1 Principles top
The general principles for treating all open fractures apply. As the majority of these injuries are due to crushing, edema of the soft tissues is most likely to develop and primary closure of any associated skin lacerations is not advisable.
2 Patient positioning topenlarge
The patient is placed supine on a radiolucent table. A well-padded bump is placed under the ankle and heel of the surgical foot to elevate the foot for improved access and stabilize against rotation.
The nonoperative leg is secured with safety straps or taping.
To correct for external rotation of the leg and foot, a well-padded bump may be placed under the ipsilateral hip (a).
Alternatively, to correct for internal rotation of the leg and foot, a well-padded bump is placed under the contralateral hip (b).
3 Release of subungual hematoma topenlarge
Closed crush injuries are often accompanied by subungual hematoma which can be exceedingly painful due to the pressure within the closed space.
The hematoma can be easily released by perforating the nail bed with a red-hot needle, or paperclip.
If no further treatment is indicated, the foot should be fixed in a cam walker to avoid any strain due to motion of the long flexor and extensor tendons.
4 Open reduction topenlarge
In cases of open fracture, clear the fracture site of blood clot and debris.
Use a dental pick to reduce carefully any displaced fracture fragments.
5 Repair of the nail bed topenlarge
It is necessary to repair precisely the nail bed or the germinal zone because otherwise permanent deformity of the nail growth will result.
These procedures are difficult to perform successfully without the help of magnifying loupes. An operating microscope is a good choice.
Use separate stitches and use 8.0 absorbable suture material.
Pitfall: Eversion or inversion of nail bed edges
Be careful while suturing the edges of the nail bed. Avoid eversion or inversion to prevent the permanent deformity of nail growth.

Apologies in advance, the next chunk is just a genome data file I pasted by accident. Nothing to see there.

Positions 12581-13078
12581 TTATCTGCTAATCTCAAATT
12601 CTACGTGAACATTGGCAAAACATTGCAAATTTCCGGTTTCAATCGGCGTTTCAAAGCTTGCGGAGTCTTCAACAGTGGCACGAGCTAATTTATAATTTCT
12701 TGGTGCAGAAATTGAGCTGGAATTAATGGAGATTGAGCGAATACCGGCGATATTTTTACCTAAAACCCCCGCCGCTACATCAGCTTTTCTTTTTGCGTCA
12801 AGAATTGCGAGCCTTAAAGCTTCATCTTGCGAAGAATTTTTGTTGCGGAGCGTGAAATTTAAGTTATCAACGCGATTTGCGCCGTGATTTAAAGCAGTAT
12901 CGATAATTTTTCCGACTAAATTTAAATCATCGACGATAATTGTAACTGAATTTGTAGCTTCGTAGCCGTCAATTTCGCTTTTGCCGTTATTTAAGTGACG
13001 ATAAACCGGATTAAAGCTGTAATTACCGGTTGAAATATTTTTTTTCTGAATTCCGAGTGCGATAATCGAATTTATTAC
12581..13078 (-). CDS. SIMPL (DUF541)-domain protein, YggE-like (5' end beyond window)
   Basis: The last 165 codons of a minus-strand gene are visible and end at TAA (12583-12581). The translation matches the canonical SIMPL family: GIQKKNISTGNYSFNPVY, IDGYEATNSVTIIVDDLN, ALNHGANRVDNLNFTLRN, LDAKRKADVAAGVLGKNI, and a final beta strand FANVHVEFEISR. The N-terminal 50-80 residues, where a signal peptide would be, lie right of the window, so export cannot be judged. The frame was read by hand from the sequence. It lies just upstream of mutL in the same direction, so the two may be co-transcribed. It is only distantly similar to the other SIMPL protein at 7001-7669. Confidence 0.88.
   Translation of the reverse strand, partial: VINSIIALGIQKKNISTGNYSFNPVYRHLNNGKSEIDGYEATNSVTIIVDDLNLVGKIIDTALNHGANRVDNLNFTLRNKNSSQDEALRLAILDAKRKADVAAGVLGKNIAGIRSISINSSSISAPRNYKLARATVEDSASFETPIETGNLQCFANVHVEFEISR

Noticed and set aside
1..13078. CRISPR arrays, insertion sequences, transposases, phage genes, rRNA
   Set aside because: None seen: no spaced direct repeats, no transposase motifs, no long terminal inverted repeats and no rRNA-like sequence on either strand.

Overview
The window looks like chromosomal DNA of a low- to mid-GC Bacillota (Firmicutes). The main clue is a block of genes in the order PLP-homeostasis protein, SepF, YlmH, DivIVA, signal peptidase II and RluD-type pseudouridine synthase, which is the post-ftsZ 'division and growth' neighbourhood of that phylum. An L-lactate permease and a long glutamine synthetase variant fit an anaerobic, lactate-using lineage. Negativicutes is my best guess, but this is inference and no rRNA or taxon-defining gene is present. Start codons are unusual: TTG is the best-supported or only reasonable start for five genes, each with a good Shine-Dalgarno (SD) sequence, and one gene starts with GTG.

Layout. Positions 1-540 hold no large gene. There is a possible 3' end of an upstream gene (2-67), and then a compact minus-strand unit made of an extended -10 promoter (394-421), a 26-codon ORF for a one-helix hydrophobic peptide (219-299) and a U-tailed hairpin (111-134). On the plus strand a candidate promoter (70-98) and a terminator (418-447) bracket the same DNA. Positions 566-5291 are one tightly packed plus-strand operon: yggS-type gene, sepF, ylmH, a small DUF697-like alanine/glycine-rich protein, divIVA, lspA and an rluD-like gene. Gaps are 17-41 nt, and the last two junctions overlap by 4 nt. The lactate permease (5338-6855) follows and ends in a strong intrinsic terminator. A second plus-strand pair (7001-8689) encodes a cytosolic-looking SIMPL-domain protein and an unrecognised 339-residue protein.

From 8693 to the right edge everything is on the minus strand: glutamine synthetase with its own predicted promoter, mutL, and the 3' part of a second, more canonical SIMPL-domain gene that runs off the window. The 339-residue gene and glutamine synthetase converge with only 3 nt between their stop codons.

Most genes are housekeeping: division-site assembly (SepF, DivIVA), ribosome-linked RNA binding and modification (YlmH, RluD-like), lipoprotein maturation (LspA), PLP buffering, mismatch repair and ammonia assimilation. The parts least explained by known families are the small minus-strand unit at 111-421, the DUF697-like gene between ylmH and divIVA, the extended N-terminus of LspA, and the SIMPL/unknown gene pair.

6 Reinsertion of the nail topenlarge
Now reinsert the nail.
There are 4 main reasons for nail reinsertion:
1) to prevent scarring between the eponychium and the nail matrix
2) to stabilize the fracture
3) the nail acts a biological barrier and protection
4) it acts as a template for the growth of a new nail
Dislocation of the nail
In some patients, the sinus is injured in such a way that it cannot retain the nail plate in position and the nail plate is gently drawn into the sinus using a suture.
Use a 5 (0) nonresorbable nylon suture. Begin on the dorsal aspect proximal to the sinus and insert the needle so that it exits the sinus distal to the eponychium.
Pass the needle through one side of the proximal edge of the nail plate. Then pass the needle back through the other side of the nail plate and then through the sinus of the nail so that it exits parallel to the first pass of the stitch. The sutures should be separated from one another by approximately 5 mm.
Apply gentle traction on the sutures. This will draw the nail plate back into the sinus. Once the nail plate is securely in its bed, tie the suture over a cotton or foam ball to prevent pressure injury to the skin.
Secure distal nail tip
After reinsertion, the nail has a tendency to tilt upwards distally.
To prevent this suture the distal nail tip to the nail bed with 2 or 3 interrupted sutures.
In case of nail loss the bed of the nail must be preserved for the growth of the new nail. The nail bed is protected by the application of a temporary orthosis made from polyethylen.
The polyethylen is tailored to the size of the nail...
...and then securely fixed with sutures to protect the nail bed.